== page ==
May 2007 Vol. 105 No. 7 THE REVIEW

Doctors & Juries

Phillip G. Peters, Jr.

Physicians widely believe that jury verdicts are unfair. This Article tests that assumption by synthesizing three decades of jury research. Contrary to popular belief, the data show that juries consistently sympathize more with doctors who are sued than with patients who sue them. Physicians win roughly half of the cases that expert reviewers believe physicians should lose and nearly all of the cases that experts feel physicians should win. Defendants and their hired experts, it turns out, are more successful than plaintiffs and their hired experts at persuading juries to reach verdicts contrary to the opinions of independent reviewers.

   //  VIEW PDF
& Other Current Events

Foreword: What Books on Law Should Be

I have thought it might be useful to our profession, and appropriate to a foreword to a collection of...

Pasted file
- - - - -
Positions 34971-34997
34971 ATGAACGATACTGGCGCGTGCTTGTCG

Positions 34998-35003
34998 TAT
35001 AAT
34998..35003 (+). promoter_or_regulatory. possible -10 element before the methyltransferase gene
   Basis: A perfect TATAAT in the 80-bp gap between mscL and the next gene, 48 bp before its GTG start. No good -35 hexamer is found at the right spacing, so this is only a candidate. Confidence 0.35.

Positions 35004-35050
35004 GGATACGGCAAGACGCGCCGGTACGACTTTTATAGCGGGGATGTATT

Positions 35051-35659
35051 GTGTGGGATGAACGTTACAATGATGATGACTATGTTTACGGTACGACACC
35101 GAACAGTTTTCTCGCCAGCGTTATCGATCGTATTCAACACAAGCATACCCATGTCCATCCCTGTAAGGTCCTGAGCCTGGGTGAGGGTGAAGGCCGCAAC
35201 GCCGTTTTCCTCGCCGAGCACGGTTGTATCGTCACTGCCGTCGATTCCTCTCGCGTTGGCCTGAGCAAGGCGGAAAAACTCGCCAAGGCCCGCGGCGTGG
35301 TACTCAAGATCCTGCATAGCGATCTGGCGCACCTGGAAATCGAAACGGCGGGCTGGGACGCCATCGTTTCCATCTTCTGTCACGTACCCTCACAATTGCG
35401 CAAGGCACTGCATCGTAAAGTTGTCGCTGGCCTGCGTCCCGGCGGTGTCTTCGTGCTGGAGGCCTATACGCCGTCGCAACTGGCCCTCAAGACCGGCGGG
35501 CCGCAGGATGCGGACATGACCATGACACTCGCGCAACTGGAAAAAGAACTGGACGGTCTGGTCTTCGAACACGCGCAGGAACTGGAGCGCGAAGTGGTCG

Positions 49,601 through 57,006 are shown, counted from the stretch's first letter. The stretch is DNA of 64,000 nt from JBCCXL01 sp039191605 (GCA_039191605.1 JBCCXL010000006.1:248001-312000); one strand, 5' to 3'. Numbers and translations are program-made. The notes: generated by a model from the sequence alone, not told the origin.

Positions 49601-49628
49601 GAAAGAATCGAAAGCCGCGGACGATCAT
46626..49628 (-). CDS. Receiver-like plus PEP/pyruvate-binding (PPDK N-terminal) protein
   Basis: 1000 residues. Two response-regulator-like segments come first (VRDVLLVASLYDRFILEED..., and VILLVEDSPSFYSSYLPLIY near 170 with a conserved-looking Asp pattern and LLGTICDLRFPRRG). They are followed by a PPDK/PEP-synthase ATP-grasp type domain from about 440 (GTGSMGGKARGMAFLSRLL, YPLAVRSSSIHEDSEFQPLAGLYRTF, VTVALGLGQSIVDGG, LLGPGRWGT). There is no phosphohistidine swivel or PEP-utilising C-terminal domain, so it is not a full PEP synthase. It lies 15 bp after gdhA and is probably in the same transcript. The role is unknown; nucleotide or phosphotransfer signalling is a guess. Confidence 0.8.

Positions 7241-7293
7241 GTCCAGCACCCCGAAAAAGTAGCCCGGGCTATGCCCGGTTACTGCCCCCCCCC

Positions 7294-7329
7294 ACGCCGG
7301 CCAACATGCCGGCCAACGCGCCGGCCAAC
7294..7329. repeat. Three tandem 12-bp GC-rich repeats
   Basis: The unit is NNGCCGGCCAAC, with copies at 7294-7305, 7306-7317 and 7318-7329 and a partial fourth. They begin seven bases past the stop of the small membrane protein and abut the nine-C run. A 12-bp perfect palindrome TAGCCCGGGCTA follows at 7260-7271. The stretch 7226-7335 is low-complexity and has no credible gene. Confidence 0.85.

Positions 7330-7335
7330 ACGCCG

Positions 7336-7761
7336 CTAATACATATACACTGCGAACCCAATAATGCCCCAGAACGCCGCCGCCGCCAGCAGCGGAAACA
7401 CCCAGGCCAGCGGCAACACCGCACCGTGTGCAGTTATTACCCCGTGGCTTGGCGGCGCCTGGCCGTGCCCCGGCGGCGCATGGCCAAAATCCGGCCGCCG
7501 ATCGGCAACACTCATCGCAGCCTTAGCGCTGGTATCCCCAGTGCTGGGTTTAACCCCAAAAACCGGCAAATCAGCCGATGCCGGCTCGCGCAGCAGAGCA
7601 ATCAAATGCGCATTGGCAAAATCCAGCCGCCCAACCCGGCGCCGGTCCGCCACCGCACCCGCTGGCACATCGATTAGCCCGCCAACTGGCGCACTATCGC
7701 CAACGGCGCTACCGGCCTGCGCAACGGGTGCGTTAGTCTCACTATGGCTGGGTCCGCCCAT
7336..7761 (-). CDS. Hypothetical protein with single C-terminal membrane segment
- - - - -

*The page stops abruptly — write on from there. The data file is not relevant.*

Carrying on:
A Pragmatic Republic, If You Can Keep It

Creating the Administrative Constitution: The Lost One Hundred Years of American Administrative Law....

Classic Revisited – Frost for Lawyers: "The Best Thing That We're Put Here For's to See"

The Poetry of Robert Frost: The Collected Poems. Edited by Edward Connery Lathem....

Racial Templates

A Wicked War: Polk, Clay, Lincoln, and the 1846 U.S. Invasion of Mexico. By Amy S. Greenberg....

Book Notice - Some Kind of Judge: Henry Friendly and the Law of Federal Courts

Henry Friendly, Greatest Judge of His Era. By David M. Dorsen. Foreword by Richard A....
MAILING LIST
Sign Up to Join Our Mailing List